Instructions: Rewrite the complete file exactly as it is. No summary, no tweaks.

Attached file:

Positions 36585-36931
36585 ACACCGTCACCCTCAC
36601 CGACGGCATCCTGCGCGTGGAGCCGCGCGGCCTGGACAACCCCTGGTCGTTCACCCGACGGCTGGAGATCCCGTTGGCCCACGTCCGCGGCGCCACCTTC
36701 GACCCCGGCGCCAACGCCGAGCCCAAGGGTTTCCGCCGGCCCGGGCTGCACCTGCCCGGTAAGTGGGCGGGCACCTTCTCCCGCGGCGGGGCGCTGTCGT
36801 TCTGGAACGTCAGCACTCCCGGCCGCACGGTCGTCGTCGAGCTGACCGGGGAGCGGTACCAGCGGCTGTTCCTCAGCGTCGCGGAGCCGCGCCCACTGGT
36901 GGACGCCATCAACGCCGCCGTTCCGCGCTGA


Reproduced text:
Positions 36585-36931
36585 ACACCGTCACCCTCAC
36601 CGACGGCATCCTGCGCGTGGAGCCGCGCGGCCTGGACAACCCCTGGTCGTTCACCCGACGGCTGGAGATCCCGTTGGCCCACGTCCGCGGCGCCACCTTC
36701 GACCCCGGCGCCAACGCCGAGCCCAAGGGTTTCCGCCGGCCCGGGCTGCACCTGCCCGGTAAGTGGGCGGGCACCTTCTCCCGCGGCGGGGCGCTGTCGT
36801 TCTGGAACGTCAGCACTCCCGGCCGCACGGTCGTCGTCGAGCTGACCGGGGAGCGGTACCAGCGGCTGTTCCTCAGCGTCGCGGAGCCGCGCCCACTGGT
36901 GGACGCCATCAACGCCGCCGTTCCGCGCTGA